It’s important that you work on this understanding during each interaction you have with your potential vendor from the outset of your communications.

You should seek to understand what the counterparty’s motives are, what they’re trying to achieve and how they will be able to work with you ahead of negotiations.

This knowledge will help you to align your discussions, ensuring that your negotiations are directed to support your business’s requirements and your vendor’s objectives.

Where vendors are unwilling or unable to explain their objectives, it is best to look at the most common priorities based on the nature of the transaction."


Laura Frederick, Managing Attorney and Negotiations Specialist, highlights that the most common priorities from third parties are:  

  1. Limit contract requirements to what it can do
  2. Limit exposure if things go wrong
  3. Get paid in full and on time.

By ensuring that your contracts cover each of these areas, negotiations can start from a stronger position and vendors will know that you are willing to work collaboratively.

This approach can smooth the negotiation process and even reduce the time taken to reach an agreement.

4. Be empathetic but don't be ruled by emotion

Strong interpersonal skills are needed for effective contract negotiations to take place, but it’s also important not to take anything personally during the process.

Both parties need to share their needs and concerns with each other before entering into an agreement - that way elements such as benefits, risks and consequences can be discussed openly and honestly.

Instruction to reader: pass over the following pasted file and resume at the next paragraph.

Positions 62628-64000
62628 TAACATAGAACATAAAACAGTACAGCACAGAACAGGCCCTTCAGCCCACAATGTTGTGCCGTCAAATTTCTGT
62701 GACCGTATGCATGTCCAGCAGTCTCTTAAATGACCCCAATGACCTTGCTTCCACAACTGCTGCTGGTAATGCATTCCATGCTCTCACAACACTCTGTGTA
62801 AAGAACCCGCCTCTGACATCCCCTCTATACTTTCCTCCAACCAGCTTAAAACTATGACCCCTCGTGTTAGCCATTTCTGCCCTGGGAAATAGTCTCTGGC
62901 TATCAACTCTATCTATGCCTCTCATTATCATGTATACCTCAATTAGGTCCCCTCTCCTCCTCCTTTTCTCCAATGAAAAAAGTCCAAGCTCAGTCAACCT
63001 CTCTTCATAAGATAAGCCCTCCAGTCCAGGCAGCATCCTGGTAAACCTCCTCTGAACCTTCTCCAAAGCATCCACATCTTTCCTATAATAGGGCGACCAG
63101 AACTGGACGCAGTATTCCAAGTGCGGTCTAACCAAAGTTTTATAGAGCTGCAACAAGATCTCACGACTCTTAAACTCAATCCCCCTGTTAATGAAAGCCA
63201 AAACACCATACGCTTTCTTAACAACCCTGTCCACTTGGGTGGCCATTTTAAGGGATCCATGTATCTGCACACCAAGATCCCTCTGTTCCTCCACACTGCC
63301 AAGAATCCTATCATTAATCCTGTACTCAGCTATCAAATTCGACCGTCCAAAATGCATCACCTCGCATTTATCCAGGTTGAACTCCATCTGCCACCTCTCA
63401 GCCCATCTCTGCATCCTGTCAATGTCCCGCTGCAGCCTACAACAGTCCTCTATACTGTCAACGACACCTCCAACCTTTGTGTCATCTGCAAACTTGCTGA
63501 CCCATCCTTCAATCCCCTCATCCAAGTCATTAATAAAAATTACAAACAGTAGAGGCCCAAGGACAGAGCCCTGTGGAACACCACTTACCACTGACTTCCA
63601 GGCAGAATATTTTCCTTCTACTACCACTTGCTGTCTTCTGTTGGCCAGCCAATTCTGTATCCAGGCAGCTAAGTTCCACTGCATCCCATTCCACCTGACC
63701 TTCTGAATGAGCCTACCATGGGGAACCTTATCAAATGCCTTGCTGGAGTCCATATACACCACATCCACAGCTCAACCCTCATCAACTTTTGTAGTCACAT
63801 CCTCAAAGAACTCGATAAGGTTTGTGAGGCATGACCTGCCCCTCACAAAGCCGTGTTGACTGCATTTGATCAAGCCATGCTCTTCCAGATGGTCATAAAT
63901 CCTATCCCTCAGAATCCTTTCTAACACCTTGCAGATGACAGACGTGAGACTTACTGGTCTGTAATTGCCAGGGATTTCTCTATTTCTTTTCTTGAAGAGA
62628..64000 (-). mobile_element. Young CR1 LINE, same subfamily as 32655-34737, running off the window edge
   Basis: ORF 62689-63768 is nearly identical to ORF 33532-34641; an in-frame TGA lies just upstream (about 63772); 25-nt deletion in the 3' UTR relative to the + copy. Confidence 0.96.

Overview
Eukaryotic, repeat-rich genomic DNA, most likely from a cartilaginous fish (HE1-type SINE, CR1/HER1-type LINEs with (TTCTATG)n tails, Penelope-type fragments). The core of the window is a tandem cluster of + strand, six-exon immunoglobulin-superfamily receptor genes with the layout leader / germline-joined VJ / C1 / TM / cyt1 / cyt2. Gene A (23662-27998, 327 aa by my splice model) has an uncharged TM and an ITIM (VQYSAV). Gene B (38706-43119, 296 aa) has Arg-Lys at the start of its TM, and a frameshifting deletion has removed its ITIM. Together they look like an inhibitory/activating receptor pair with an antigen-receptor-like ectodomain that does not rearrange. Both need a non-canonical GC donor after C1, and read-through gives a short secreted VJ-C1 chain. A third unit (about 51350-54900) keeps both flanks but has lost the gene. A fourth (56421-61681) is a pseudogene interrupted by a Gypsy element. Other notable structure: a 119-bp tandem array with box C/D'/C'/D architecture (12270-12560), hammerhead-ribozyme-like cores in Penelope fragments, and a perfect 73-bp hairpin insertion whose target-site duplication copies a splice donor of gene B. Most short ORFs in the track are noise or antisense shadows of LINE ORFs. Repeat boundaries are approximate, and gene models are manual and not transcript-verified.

... empathy is the most underutilised negotiation skill of them all. Many people want to solve the problem. But not many of us want to build a relationship with the person on the other side of the table.” - Milton Smith, Negotiation Instructor and Coach, The Black Swan Group Ltd."


Empathy is especially important during complex negotiations. You may be inclined to reject a suggestion or question what the other party is saying - but these are the scenarios where you should prioritise effective listening.

If you’re reacting emotionally, you are closing off the opportunity to rationally evaluate what is being said and could damage future relationships.

Specialists recommend ‘focusing on disagreements in the context of wanting a successful relationship’. Contingencies and revisions are designed to make the contract go smoothly. 


Contract negotiations that are led with empathy and rationality create a process that best serves all parties involved, helping everyone to efficiently reach the most agreeable terms.